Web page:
Setting the tone “I love Blade Runner, but since then, space has either been very dark, or very green and I wanted to return the colour that used to exist in science fiction. People think it was all green screens, but we actually had some of the biggest sets ever. Our prison set was made […]
Setting the tone
“I love Blade Runner, but since then, space has either been very dark, or very green and I wanted to return the colour that used to exist in science fiction. People think it was all green screens, but we actually had some of the biggest sets ever. Our prison set was made of 350,000lb of steel.”
Live-action meeting CGI
“A couple of the actors have dated in the past, but I don’t think Chris Pratt [who plays Peter ‘Star-Lord’ Quill] and Bradley Cooper [who voiced Rocket Racoon] have ever met each other. My brother Sean played Rocket on set with Zoe [Saldana, who plays Gamora], Chris and Dave [Bautista who plays Drax], then Bradley came in and took what Sean began and finished it off in a recording booth.”
Peter Quill being Han Solo-meets-Indiana Jones
“As much as I like Harrison Ford, Chris Pratt is able to do more than him. Honestly. He’s a true modern American hero. He lost 80lb of fat and gained 20lb of muscle for this movie, I didn’t even want to audition him at first. But he was so good I thought, ‘If we have the first chubby superhero, then fine.’ He wouldn’t have been the first actor in Hollywood to have a CGI six-pack.”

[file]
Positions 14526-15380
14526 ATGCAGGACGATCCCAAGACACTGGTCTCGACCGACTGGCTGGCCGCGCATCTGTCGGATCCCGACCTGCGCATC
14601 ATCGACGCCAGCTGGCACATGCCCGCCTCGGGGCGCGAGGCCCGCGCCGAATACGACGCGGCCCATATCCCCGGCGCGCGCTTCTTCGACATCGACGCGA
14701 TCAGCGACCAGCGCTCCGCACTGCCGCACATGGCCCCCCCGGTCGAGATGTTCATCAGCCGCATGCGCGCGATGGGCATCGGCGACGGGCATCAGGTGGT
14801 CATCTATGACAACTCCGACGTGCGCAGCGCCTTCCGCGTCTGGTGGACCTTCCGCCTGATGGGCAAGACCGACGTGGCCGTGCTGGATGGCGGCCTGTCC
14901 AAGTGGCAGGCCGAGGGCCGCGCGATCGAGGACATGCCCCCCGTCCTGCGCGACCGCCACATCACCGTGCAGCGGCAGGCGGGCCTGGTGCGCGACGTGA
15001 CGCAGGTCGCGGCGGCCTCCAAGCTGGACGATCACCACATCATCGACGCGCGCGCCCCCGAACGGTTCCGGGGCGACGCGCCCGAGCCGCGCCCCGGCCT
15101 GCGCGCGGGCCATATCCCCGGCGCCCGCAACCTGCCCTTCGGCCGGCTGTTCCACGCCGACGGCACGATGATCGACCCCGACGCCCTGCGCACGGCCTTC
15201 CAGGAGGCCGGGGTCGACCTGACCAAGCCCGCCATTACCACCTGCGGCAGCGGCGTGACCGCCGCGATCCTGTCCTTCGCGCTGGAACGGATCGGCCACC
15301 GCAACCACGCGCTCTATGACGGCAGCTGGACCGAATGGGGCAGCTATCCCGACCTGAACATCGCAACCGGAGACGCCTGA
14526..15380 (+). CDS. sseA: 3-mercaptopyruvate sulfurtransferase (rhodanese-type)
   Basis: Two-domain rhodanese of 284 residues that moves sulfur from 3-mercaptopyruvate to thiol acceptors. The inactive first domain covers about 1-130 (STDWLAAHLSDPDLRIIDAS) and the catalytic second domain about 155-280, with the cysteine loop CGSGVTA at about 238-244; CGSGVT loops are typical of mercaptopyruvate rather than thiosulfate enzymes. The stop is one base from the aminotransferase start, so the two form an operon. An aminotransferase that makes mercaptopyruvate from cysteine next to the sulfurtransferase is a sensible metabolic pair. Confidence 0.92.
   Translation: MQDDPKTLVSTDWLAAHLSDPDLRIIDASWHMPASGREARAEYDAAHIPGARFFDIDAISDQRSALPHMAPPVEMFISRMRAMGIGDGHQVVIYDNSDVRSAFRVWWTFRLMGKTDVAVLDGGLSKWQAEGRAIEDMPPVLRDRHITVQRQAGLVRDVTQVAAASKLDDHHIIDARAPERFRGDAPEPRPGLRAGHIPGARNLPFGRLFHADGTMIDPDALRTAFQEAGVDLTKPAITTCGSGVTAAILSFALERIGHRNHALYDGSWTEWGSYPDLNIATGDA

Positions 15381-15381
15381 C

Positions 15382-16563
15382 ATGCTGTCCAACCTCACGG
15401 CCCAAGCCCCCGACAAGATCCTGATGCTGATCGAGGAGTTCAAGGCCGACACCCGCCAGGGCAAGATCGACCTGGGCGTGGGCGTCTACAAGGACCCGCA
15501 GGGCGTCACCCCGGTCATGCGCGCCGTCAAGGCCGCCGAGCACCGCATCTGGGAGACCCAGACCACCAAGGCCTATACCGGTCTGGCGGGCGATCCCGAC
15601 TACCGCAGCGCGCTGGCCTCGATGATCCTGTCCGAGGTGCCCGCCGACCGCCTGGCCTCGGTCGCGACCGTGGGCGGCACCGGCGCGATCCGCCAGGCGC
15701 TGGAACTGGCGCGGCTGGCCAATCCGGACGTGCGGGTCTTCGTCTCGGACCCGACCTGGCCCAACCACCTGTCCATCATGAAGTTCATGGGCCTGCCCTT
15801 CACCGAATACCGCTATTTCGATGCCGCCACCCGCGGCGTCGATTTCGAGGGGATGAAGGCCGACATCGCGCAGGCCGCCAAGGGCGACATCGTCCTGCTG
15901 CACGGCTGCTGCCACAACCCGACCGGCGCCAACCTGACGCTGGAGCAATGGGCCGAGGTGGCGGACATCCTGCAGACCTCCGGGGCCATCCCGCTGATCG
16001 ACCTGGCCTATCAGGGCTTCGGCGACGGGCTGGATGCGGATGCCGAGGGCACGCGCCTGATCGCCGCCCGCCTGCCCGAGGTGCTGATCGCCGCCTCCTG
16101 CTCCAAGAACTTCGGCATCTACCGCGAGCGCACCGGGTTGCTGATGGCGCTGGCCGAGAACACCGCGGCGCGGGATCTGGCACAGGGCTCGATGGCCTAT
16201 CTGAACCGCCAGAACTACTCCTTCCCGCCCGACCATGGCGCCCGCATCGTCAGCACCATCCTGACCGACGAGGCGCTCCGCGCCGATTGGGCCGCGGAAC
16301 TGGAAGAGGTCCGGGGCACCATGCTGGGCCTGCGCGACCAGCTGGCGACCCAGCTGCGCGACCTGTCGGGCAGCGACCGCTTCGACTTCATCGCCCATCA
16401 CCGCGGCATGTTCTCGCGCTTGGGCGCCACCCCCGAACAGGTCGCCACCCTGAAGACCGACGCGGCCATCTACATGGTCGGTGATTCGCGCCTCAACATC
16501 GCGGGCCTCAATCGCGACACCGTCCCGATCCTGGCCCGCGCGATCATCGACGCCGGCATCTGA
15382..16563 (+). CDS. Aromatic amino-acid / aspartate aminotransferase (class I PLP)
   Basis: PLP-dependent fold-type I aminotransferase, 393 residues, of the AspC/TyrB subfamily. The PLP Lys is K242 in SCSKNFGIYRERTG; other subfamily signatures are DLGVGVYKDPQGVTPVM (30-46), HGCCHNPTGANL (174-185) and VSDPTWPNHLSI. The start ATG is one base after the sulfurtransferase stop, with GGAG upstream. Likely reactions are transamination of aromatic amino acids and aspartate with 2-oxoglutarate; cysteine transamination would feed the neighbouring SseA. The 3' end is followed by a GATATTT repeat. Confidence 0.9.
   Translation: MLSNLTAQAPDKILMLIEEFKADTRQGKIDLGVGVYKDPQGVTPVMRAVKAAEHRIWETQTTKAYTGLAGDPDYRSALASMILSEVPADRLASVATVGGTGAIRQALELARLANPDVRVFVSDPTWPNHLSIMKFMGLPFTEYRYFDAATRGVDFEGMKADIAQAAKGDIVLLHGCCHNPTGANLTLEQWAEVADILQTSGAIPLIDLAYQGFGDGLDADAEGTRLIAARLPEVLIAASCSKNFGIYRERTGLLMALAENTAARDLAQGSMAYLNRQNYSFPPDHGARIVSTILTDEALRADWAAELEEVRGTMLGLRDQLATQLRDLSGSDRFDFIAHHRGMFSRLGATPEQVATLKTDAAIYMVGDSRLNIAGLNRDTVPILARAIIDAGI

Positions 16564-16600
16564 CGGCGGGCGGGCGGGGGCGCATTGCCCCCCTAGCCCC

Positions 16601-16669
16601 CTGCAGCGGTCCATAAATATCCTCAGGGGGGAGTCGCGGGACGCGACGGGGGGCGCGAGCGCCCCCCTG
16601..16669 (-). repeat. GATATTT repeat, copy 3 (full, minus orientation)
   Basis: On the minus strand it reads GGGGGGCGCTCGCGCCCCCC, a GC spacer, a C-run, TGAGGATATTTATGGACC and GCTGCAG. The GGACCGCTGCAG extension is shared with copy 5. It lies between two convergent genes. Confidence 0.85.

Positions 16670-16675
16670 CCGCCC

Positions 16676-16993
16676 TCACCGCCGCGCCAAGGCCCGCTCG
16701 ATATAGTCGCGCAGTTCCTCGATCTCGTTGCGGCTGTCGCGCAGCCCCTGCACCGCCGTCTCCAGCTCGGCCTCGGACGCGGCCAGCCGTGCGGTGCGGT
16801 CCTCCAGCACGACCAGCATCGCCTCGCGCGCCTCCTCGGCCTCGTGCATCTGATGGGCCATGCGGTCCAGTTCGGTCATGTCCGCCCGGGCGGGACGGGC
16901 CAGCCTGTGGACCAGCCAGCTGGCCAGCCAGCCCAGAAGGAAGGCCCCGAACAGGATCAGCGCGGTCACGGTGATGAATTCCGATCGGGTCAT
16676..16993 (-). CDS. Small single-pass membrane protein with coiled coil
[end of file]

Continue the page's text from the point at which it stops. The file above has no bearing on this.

“The fights are really important. Zoe is a ballet dancer, so that type of movement is natural for her, but Karen [Gillan, who plays Nebula] isn’t the most athletic person in the world [laughs]. It wasn’t just the fights between people – the space battles were choreographed, and were a lot more complicated.”
What makes Guardians so different
“There’s never been a movie like it. It’s fun and funny, and surprisingly dramatic – an antidote to overinflated blockbusters. And if you don’t believe a movie with a talking racoon can be dramatic, you need to see it.” [Source]
“If you want to stop seeing films remade, stop watching them,” the Marvel filmmaker says
“Guardians of the Galaxy” director James Gunn is all about the kinds of films that others dread — remakes.
After posting support on Facebook for writers Mark and Brian Gunn (“Journey 2: The Mysterious Island”) drafting a screenplay for Universal’s remake of 1994 Jean-Claude Van Damme action movie “Timecop,” the filmmaker provided a counter argument for those cinephiles adamantly against reviving an old idea for a new audience.
“Remakes are not ‘Hollywood running out of ideas’ – they’ve been around in film since the silent era, and on stage long before that,” Gunn wrote.
The director went on to say: “Also, Hollywood isn’t pushing remakes on audiences — audiences go see them, so the studios keep them coming. So if you want to stop seeing films remade, stop watching them. For me, all I care is that the movie works well, that it has heart, good characters, and a story that pulls me in, remake or not.”